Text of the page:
While summer '10 may have lacked in certain aspects, the silver-lining came in multiple stages. One of those bright stages of the deliriously enjoyable, without a single doubt, has been brought to us by the genre-smashing Edgar Wright; Scott Pilgrim vs. The World.
Scott Pilgrim (Michael Cera) is an aimless 22 year old who lives his days training with his band Sex Bob-Bombs and dating a high schooler (Wong). That is until magenta haired Ramona Flowers rolls her way into Scott's life, literally, and captivates him into an obsession. Unbeknownst to him, if Scott wishes to date Ramona, he must defeat her seven evil exes, all of which are equipped with special powers.
Wright miraciously and downright successfully transfers Bryan O'Malley's series of Scott Pilgrim's adventures onto screen, truly re-defining what can be portrayed as fantasy and fusing videogame intellect with extreme care, and pulls off spinning an unusually, but profoundly, enjoyable and fantastically original twist on a story that has been thrown on-screen countless times before. With source material as unique and extravagantly charming as this, Wright, and the rest of the Pilgrim team, were off to an auspicious start.
Opening the film with electrifying, neon titles is the perfect example of the flick ahead, with the remaining 117 minute running time maintaining enough zeal to keep your eyes permanently glued to the screen. Profusely zany and exuding enthusiasm and ambitiousness, Scott Pilgrim is visually mindblowing, with the many "BAMF", "WHACK" and "THUD" comic-like words illuminating the screen after the quickfire-paced, well choreographed martial arts sequences are displayed in a hypnotic manner - proving first handedly that Cera can handle a physical role.
With the many failed game-to-film adaptations, it shows with Scott Pilgrim that the answer may lay in the source. With Pilgrim never becoming a fully functional game (that is until the film is properly released), it's unarguably easier to transfer - all the more with a willing cast as brilliantly pieced together as this. Cera carries the film throughout, as cute and innocent as ever but a character that forcefully demands physical capabilites, as well as a certain vulnerability to become likable enough. Co-stars Mary Elizabeth Winstead (sporting multiple, hilariously dodgy wigs), Kieran Culkin, Johnny Simmons, Alison Pill and the adorkable Ellen Wong all shine vigorously with their quirky, potentially laugh-out-loud one liners, as do the seven evil exes (Chris Evans, Jason Schwartzman, Brandon Routh and Mae Whitman to name a few). Despite brief moments on-screen, each seem fleshed out enough to never come across as repetitive.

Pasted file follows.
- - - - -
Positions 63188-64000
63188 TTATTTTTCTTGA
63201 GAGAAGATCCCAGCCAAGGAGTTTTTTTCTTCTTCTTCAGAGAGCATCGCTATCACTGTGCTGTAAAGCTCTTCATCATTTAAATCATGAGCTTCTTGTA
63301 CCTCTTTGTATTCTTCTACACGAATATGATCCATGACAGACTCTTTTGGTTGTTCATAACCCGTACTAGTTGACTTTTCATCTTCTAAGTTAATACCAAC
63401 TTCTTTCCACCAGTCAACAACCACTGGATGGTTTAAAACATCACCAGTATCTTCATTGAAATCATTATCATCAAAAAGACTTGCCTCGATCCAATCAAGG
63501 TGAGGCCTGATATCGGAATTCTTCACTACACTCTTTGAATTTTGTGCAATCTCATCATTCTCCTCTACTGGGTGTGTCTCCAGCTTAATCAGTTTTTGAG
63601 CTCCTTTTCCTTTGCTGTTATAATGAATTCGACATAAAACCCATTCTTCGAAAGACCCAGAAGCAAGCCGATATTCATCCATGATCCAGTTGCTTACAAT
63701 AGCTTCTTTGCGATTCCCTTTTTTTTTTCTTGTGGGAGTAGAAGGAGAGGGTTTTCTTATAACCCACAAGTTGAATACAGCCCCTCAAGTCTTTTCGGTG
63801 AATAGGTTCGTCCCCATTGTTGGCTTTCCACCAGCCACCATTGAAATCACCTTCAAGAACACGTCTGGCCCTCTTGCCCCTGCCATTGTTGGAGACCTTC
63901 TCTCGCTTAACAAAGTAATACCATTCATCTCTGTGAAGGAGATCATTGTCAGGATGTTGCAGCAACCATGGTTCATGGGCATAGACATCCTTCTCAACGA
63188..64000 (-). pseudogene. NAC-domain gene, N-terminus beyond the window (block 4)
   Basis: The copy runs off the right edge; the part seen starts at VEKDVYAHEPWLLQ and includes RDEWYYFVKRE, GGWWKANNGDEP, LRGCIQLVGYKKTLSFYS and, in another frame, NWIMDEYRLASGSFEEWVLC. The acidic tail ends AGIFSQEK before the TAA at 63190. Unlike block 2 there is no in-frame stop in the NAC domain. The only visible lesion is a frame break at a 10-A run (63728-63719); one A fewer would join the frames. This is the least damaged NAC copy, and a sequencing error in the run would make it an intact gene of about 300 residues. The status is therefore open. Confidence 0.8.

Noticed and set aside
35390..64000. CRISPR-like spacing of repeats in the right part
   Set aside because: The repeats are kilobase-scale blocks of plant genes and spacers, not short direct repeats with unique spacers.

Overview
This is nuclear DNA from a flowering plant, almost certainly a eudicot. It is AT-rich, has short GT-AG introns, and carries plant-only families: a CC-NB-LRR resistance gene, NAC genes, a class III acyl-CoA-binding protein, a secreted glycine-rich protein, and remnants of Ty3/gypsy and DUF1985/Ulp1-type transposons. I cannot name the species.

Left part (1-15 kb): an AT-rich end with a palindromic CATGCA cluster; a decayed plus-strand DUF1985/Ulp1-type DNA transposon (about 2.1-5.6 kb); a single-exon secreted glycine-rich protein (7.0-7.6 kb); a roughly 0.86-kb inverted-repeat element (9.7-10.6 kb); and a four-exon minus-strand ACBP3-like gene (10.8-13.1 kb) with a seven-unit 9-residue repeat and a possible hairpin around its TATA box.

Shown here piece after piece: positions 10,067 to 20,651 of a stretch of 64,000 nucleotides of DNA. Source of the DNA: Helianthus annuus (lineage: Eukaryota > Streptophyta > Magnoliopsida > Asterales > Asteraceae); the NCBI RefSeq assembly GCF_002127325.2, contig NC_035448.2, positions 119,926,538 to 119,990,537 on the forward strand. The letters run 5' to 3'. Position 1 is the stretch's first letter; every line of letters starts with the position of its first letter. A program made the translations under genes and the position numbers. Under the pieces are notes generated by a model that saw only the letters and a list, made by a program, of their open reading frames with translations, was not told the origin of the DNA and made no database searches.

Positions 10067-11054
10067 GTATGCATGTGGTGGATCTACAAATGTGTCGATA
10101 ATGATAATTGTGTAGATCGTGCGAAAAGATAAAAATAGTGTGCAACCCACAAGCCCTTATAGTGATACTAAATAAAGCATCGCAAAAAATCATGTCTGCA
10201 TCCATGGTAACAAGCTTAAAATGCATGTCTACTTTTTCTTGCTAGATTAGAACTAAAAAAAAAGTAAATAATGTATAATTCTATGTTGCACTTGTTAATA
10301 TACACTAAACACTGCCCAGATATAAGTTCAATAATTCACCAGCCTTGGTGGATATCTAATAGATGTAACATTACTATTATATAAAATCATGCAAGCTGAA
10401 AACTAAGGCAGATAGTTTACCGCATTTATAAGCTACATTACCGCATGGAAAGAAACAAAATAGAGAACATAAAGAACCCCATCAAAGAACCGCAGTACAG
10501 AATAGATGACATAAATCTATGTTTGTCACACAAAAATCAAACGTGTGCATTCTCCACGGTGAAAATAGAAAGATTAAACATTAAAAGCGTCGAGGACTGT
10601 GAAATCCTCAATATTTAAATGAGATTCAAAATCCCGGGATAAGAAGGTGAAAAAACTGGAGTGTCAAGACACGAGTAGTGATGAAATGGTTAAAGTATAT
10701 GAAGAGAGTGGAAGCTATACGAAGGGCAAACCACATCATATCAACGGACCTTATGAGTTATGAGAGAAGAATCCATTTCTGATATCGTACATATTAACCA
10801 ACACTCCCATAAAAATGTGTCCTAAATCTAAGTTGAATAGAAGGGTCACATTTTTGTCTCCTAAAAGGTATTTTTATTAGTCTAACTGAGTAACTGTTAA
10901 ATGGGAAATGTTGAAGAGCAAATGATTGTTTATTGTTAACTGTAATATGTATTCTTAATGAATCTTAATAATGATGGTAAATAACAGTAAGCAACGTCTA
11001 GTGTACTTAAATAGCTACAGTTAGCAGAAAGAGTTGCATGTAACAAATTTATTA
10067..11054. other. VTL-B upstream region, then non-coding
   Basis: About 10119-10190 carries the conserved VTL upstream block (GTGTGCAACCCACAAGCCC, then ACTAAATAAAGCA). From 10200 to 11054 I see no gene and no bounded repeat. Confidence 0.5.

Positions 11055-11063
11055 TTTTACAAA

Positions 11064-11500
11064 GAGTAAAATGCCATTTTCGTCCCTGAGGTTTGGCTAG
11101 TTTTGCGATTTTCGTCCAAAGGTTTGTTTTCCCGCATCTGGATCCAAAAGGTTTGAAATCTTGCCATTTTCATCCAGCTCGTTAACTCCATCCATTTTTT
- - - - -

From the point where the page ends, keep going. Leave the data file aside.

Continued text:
I'm not under any false pretenses, Scott Pilgrim won't be for everybody. While many will find Pilgrim's slacker lifestyle interpreted fantastically through comic, game, music and bold, clever scriptwriting, some may miss the point entirely. But, the finished product has the potential to become your favourite film, ever. Slick, dazzling and truly spellbinding, Edgar Wright's latest packs a heavy punch, lightening up summer with something that will hold firm as one of the year's most exciting, displaying that originality is not lost in mainstream cinema. Revel in Pilgrim's sheer awesomeness!